Trees, From Which Apples Fall

Tell me my father's name:
he is Daddy the Great,
he is Joe-Joe the Washa-Machina-Man
whose father came down out of Italy
with sons and scrubbed hands.
Scars gleam like gunmetal polished
on the long nights against knees
bent tight;
this wound is history,
says he,
this black-powder blood
from whence we came.
He loved her long before
the JAG officer handling cases
of court martials from his men;

Tell me my mother's name,
which she would not change for marriage.
Her degrees rest in lines along restaurant walls
owned by runaway mother,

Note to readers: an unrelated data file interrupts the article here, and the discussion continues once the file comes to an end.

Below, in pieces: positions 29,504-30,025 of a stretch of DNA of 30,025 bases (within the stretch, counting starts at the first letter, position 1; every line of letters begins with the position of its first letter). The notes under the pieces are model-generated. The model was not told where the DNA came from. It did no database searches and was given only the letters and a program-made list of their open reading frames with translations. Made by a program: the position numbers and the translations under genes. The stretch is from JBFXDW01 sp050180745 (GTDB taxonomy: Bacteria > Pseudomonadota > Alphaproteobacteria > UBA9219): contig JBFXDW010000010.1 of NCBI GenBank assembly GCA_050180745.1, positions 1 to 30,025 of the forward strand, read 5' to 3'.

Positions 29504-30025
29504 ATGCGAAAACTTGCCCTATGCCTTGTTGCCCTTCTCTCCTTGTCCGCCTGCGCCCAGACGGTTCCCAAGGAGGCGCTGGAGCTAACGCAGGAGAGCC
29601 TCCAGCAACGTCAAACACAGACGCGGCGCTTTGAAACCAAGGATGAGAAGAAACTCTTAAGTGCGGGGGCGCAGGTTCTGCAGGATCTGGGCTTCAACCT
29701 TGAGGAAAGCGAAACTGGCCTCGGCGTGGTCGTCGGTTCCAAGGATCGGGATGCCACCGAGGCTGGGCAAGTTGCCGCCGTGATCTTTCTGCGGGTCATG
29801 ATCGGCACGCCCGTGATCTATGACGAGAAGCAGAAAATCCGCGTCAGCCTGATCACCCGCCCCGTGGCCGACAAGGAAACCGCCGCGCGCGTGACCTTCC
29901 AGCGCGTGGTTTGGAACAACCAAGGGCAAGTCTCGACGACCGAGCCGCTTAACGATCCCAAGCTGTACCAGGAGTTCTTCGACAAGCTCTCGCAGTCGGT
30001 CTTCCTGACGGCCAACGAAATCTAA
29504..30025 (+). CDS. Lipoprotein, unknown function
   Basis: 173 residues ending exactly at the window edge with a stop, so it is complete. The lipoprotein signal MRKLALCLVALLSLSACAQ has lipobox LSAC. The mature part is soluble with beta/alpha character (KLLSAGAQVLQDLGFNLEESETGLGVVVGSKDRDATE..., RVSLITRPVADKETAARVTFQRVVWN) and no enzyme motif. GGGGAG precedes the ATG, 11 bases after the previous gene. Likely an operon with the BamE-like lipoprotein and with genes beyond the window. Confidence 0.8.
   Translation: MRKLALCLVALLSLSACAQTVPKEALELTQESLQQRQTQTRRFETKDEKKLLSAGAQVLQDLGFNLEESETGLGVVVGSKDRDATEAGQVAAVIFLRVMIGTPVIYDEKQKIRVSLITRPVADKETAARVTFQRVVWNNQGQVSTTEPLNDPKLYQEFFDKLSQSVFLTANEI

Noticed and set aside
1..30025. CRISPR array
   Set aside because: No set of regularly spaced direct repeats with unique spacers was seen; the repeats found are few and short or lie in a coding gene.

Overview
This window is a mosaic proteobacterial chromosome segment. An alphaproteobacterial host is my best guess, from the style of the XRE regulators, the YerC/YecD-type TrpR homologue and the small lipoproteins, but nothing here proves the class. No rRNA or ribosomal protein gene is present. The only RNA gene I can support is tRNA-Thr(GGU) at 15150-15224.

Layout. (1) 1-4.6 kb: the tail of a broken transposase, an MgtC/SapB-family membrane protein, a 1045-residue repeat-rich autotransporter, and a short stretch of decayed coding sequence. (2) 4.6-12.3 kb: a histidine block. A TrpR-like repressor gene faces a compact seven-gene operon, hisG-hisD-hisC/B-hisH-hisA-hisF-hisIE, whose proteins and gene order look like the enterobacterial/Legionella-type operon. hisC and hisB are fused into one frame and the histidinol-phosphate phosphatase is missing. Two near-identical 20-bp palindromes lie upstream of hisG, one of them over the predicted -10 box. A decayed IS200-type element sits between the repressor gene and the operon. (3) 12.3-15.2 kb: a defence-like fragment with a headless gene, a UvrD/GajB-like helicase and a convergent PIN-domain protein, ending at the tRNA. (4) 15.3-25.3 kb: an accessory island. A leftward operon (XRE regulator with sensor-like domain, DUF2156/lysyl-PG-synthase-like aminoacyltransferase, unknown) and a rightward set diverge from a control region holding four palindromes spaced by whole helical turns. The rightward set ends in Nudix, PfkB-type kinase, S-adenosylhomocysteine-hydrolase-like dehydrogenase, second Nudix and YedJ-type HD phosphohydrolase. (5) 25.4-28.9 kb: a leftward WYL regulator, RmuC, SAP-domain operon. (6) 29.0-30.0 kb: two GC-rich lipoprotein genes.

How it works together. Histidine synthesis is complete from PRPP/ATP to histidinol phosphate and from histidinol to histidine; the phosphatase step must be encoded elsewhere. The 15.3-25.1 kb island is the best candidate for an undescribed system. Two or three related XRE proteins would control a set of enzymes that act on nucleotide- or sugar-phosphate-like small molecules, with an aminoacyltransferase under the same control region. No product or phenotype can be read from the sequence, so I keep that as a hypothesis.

by runaway father,
by gran who made barters with orthodox boys.
She sheds uniform for dancing dress and
there is no man,
says she,
who can tie me down
for more than three years.
She was gone long before
the scarred infantry soldier,
the steelworker's son who learned greek for her family.

He wanted to be a preacher.
Another sacrifice to her god of seperation checks
he stares at the photos and wonders
if she wanted to be a whore.